Anatomical study of the communicating branches between the medial and lateral plantar nerves

GOVSA F., Bilge O. , OZER M. A.

SURGICAL AND RADIOLOGIC ANATOMY, vol.27, no.5, pp.377-381, 2005 (Journal Indexed in SCI) identifier identifier identifier

  • Publication Type: Article / Article
  • Volume: 27 Issue: 5
  • Publication Date: 2005
  • Doi Number: 10.1007/s00276-005-0009-4
  • Page Numbers: pp.377-381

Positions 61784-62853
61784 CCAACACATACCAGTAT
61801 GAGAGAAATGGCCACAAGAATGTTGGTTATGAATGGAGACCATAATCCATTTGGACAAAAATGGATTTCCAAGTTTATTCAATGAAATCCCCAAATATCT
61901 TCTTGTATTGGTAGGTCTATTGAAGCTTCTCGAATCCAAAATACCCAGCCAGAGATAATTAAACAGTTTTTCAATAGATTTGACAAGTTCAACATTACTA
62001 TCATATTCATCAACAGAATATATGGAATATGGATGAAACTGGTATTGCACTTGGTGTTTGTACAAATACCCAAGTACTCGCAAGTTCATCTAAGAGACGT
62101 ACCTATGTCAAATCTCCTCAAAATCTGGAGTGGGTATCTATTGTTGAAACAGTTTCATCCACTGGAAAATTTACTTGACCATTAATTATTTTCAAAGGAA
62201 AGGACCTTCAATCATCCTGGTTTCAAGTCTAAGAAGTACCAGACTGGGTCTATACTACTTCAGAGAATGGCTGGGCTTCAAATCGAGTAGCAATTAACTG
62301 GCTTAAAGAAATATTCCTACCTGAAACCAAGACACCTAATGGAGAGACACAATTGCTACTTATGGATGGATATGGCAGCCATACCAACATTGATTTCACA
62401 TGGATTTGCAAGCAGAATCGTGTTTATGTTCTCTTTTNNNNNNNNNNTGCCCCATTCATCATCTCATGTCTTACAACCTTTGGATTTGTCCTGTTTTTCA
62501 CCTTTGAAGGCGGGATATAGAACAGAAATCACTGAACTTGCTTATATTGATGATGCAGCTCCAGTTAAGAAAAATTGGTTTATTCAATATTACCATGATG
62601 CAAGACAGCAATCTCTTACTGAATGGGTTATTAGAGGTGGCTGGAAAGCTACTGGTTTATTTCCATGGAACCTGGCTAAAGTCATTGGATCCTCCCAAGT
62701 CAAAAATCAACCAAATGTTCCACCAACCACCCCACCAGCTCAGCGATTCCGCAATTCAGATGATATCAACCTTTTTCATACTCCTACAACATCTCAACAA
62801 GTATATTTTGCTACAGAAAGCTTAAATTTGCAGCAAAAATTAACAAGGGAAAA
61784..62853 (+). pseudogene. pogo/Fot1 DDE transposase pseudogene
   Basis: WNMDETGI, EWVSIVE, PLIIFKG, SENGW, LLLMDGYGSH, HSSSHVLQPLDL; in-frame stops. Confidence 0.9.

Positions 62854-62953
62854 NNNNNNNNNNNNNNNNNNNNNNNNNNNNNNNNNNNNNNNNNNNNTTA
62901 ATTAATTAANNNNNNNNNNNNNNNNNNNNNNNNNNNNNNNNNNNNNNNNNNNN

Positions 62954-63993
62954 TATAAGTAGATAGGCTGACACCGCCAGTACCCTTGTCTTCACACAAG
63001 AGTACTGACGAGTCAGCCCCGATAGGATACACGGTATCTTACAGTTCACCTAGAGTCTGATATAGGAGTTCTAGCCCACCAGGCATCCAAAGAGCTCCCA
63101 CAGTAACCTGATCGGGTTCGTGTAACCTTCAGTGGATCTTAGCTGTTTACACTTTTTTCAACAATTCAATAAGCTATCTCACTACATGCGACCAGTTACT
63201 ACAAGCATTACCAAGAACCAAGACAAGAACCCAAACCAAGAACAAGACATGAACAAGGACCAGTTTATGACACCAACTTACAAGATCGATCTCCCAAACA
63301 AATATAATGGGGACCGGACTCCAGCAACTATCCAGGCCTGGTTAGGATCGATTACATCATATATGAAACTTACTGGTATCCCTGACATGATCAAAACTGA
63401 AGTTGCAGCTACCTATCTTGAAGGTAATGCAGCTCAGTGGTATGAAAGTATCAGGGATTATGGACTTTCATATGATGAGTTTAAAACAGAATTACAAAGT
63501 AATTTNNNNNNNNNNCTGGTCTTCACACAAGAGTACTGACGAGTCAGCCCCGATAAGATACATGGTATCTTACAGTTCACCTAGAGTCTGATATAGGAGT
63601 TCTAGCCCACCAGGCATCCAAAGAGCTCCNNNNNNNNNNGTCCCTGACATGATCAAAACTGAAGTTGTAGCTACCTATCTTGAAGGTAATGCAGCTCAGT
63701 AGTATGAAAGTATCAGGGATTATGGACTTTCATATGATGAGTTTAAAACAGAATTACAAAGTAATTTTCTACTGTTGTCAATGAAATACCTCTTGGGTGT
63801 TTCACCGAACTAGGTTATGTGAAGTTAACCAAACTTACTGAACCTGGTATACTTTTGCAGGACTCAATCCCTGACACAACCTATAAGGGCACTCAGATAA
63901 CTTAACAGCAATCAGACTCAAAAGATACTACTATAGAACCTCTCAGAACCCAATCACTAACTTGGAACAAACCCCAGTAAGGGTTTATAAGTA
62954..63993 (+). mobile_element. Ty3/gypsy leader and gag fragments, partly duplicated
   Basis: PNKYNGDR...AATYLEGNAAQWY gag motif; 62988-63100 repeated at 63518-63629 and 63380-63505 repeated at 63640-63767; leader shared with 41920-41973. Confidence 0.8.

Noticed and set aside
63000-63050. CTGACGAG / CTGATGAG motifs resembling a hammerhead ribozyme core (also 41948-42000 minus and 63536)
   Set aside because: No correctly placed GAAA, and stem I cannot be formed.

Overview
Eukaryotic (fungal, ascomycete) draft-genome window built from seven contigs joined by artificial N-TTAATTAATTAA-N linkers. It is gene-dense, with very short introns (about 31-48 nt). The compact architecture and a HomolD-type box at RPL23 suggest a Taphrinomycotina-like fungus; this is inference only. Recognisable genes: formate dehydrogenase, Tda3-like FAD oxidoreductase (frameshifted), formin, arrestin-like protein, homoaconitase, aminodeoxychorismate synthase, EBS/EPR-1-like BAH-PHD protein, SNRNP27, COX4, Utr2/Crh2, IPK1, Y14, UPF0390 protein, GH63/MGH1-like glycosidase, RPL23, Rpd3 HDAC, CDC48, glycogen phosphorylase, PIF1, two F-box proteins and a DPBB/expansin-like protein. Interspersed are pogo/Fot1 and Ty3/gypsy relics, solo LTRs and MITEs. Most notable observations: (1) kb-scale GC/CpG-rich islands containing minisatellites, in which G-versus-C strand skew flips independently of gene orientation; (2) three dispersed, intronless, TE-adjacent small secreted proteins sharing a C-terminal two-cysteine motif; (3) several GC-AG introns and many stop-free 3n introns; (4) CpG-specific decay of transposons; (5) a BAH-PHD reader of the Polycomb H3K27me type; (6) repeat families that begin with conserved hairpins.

The plantar areas of the foot have specific biomechanical characteristics and play a distinct role in balance and standing. For the forefoot surgeon, knowledge of the variations in the anatomy of communicating branches is important for plantar reconstruction, local injection therapy and an excision of interdigital neuroma. The anatomy of the communicating branches of the plantar nerves between the fourth and third common plantar digital nerves in the foot were studied in 50 adult men cadaveric feet. A communicating branch was present between the third and fourth intermetatarsal spaces nerves in all eight left feet and in six right feet (overall, 28%), and absent in 36 (72%). A communicating branch was found in 14 ft. Ten of the 14 communications were from the lateral to the medial plantar nerve. The length of the communicating branch ranged from 8 to 56 mm (average 16.4 mm) and its diameter was 0.2-0.6 times of the fourth common plantar digital nerve. The angle of the communicating branch with the common plantar digital nerve from which it originated was less than 30 degrees in 11 ft, 30-59 degrees in 27 ft, 60-80 degrees in 8 ft, and more than 80 degrees in 4 ft. Classification of the branch is based on the branching pattern of the communicating branch and explains variations in plantar sensory innervations. We think that the perpendicular coursing communicating branch is at higher risk to be severed during surgery.